"We thought it was a good opportunity to start afresh," said Vlissidis of ICANN's gTLD roll-out.
The advantage of .trust was not only that it would help gain consumer confidence but could also be used to secure supply chains, cutting the incidence of phishing that continues to plague the Internet.
He mentions DMARC as one industry standard that will be an essential component of .trust when it comes to securing email from spoofing and arguably it is the anti-phishing rather than web security that could be its most interesting contribution. This does require that the downstream email providers are onboard but all the large ones already use it.
The one missing part of the .trust story is why with so many large enterprises involved - about 50 according to Vlissidis - only NCC Group is actually making any noise about it. This could be down to politics or simply because NCC Group is the firm that has made the considerable investment needed to buy the .trust gTLD itself.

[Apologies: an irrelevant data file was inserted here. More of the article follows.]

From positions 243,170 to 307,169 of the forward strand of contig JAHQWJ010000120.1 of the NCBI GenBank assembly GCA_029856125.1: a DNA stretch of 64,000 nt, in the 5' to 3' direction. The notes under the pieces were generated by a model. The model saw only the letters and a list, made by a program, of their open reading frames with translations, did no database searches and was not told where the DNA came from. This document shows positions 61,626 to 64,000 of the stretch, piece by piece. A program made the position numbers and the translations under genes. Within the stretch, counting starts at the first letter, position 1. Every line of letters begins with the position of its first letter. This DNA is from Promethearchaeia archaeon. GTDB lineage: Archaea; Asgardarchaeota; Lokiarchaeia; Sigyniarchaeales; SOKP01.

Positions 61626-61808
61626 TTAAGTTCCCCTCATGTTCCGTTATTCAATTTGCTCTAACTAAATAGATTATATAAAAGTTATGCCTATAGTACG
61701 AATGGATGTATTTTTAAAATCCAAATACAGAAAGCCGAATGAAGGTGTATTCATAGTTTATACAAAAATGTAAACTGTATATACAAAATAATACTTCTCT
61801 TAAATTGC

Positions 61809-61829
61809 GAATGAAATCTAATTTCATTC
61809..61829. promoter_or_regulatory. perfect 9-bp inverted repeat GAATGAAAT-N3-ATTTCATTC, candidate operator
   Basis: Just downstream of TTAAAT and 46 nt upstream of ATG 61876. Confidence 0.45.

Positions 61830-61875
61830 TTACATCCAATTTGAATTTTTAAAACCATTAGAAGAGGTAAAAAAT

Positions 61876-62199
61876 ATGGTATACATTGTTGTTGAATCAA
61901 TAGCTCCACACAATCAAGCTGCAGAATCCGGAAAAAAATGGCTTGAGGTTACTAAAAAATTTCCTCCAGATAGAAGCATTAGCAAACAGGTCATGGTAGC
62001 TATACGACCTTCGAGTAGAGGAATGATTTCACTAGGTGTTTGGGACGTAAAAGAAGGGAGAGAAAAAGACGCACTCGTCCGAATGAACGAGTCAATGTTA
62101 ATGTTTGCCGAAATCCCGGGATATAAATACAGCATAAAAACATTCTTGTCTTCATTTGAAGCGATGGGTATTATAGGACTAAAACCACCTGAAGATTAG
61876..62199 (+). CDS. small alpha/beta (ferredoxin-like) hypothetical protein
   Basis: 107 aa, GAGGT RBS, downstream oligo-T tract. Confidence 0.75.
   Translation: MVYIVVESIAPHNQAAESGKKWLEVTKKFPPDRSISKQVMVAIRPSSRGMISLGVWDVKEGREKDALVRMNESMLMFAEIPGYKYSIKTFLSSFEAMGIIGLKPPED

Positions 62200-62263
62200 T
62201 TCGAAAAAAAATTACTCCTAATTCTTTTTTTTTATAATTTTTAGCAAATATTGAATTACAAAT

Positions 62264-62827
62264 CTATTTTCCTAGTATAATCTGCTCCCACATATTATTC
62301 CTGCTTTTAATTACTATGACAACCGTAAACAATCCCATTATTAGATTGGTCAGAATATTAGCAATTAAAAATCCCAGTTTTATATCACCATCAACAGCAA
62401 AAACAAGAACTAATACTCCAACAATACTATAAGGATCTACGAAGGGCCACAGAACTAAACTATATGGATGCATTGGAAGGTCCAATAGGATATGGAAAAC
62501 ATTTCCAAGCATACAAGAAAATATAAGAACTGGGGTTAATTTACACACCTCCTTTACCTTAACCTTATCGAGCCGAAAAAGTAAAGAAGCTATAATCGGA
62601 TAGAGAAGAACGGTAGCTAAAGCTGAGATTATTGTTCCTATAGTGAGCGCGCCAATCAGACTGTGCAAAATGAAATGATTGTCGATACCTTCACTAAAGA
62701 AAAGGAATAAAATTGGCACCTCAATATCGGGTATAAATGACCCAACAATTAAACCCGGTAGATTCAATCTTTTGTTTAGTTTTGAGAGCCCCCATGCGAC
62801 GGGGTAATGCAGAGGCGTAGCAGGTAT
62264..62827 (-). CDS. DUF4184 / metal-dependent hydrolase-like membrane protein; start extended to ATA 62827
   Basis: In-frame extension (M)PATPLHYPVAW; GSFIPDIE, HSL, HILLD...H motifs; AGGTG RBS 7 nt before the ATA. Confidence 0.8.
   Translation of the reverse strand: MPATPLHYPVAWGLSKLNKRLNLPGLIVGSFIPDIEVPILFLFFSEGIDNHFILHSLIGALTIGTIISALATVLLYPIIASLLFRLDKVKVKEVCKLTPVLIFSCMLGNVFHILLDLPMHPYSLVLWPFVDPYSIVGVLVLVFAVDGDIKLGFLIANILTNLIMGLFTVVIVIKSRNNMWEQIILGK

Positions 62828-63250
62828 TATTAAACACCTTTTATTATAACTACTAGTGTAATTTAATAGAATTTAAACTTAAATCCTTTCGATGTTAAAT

Techworld understands that a range of large firms were involved with .trust's development from banks and ISPs to well-known e-commerce sites.
The idea of a secure domain space isn't new. A couple of years back, UK Internet registry Nominet pushed the idea of .uk as a securable space for British business. That imposed checks on firms and individuals registering local domains to stop the widespread abuse that had resulted from the .co.uk free-for-all. The idea ended up being delayed.
It has never been clear how much more secure .uk is compared to the alternatives but Nominet recently removed domain anonymity from sites registered using the suffix.
Interested organisations should contact NCC Group from now onwards but expect a one-month assessment period before they are admitted to the .trust circle of trust. The .trust domain should, ICANN willing, go live on the Internet in October.
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